For the more cynical among us, however, and really, anyone with a bit of research experience, this entire scenario seems just a little too clear cut and too contrived to be real. Why would a viral pathogen that has been around for decades, infected large swaths of different populations, suddenly cause such dramatic and severe birth defects? Did the virus mutate in some manner or another into some super pathogen? Or are there other factors that we are ignoring?
I think it is the latter; that there are most certainly other factors involved. Industry shenanigans aside, this just doesn’t feel right. To believe that Zika is responsible for this recent epidemic of microcephaly, not only do we have buy a remarkable set of coincidences aligning just so to position no less than 18 different industries front and center for profits, but also, we have to disregard some pretty damning environmental and pharmaceutical exposures and forget everything we know about the causes of microcephaly. Only then and from within that hazy swath of cognitive dissonance can we recognize the Zika scare. As one astute researcher put it, Zika is so dangerous that, unlike other pathogens, we have to assume it is ‘guilty until proven innocent‘.
Environmental Variables That Induce Microcephaly
How do we get from Zika to microcephaly in Brazil? Certainly, we can ascribe political and financial machinations, but that would be too easy and it wouldn’t really tell us anything useful. If I were pregnant or considering pregnancy, I would want to know more about my real risk of fetal birth defects, particularly if I were traveling in these areas. If it is not Zika, then what is it? And if it is Zika, what are the contributing factors that lead to microcephaly? Remember, according to the Brazilian Health Ministry, out the 1113 suspected cases of microcephaly investigated, only 404 were actually microcephaly and only 17 had evidence of Zika infection. The data point beyond Zika – well beyond. Putting aside that the reported numbers of Zika-presumed microcephaly cases don’t add up, what other variables uniquely predipose the women of Pernambuco, Brazil to bearing microencephalic offspring?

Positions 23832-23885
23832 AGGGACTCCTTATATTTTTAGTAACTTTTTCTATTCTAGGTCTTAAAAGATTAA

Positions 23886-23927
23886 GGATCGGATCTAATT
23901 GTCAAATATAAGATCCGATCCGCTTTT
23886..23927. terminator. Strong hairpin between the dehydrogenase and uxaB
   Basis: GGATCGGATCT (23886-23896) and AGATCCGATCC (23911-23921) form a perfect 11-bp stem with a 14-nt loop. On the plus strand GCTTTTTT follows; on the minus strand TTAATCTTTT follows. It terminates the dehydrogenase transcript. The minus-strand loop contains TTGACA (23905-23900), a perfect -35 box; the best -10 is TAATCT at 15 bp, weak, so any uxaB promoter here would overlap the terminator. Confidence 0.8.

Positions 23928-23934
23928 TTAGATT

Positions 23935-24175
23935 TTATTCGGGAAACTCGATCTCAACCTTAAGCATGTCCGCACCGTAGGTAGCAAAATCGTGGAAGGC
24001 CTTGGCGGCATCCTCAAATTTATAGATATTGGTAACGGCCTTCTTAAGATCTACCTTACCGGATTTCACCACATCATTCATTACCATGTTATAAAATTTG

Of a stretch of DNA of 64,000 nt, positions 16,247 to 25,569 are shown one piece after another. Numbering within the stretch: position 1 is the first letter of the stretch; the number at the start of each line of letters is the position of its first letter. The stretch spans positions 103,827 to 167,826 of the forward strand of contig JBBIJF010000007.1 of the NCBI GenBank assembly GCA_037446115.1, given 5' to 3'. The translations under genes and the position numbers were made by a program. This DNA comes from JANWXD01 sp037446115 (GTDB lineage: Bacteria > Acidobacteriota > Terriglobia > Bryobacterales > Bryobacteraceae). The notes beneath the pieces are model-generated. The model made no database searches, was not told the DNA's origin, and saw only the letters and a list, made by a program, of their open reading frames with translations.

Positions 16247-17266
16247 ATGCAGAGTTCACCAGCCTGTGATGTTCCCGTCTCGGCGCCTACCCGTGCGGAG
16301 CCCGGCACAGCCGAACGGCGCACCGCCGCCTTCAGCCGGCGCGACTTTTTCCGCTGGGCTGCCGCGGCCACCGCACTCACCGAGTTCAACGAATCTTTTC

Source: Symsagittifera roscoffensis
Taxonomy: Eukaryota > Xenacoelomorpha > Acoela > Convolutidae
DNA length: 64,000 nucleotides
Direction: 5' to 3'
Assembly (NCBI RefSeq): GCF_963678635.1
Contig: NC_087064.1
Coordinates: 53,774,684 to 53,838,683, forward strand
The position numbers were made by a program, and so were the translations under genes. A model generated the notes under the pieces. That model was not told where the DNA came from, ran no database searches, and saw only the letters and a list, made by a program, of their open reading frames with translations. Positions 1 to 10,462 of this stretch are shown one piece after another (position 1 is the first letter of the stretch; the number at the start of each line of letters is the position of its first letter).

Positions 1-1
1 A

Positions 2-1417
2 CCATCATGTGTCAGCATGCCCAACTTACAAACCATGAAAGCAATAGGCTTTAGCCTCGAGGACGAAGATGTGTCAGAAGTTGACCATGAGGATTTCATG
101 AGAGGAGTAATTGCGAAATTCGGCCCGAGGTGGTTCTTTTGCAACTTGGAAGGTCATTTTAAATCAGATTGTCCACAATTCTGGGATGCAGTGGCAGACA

Environmental Components of Microcephaly
Brazil is the world leader in agricultural chemical usage and second largest agricultural biotech producer of genetically modified crops. In fact, Monsanto has been active in Brazil for over 50 years. Glyphosate exposure, for example, along with its extensive carcinogenic and endocrine disrupting actions, is highly teratogenic. An emerging body of evidence suggests that it is capable of inducing the characteristic set of birth defects consistent with those observed in Brazil including: microcephaly, but also, anencephaly and hydrocephaly, as well as other head and skeletal malformations.
Glyphosate is used extensively in Brazil for the cultivation of GM soya in areas where the Zika virus is endemic. It is teratogenic in some fairly specific ways and a case could be made for its involvement in the uptick of microcephaly cases via several mechanisms.
- Glyphosate chelates minerals. Maternal mineral deficiencies have striking effects on fetal neurodevelopment and, as discussed below, maternal nutrient deficiency, vitamins and minerals, can cause microcephaly.
- Glyphosate alters vitamin A metabolism. Too much or too little vitamin A at critical junctures of fetal develop induce a wide variety of fetal brain malformations.
- Glyphosate weakens the blood brain barrier for mom and likely also baby and compromises immune function. A weakened blood brain barrier would provide a mechanism by which Zika, along with other pathogens, could enter the brain and exert influence.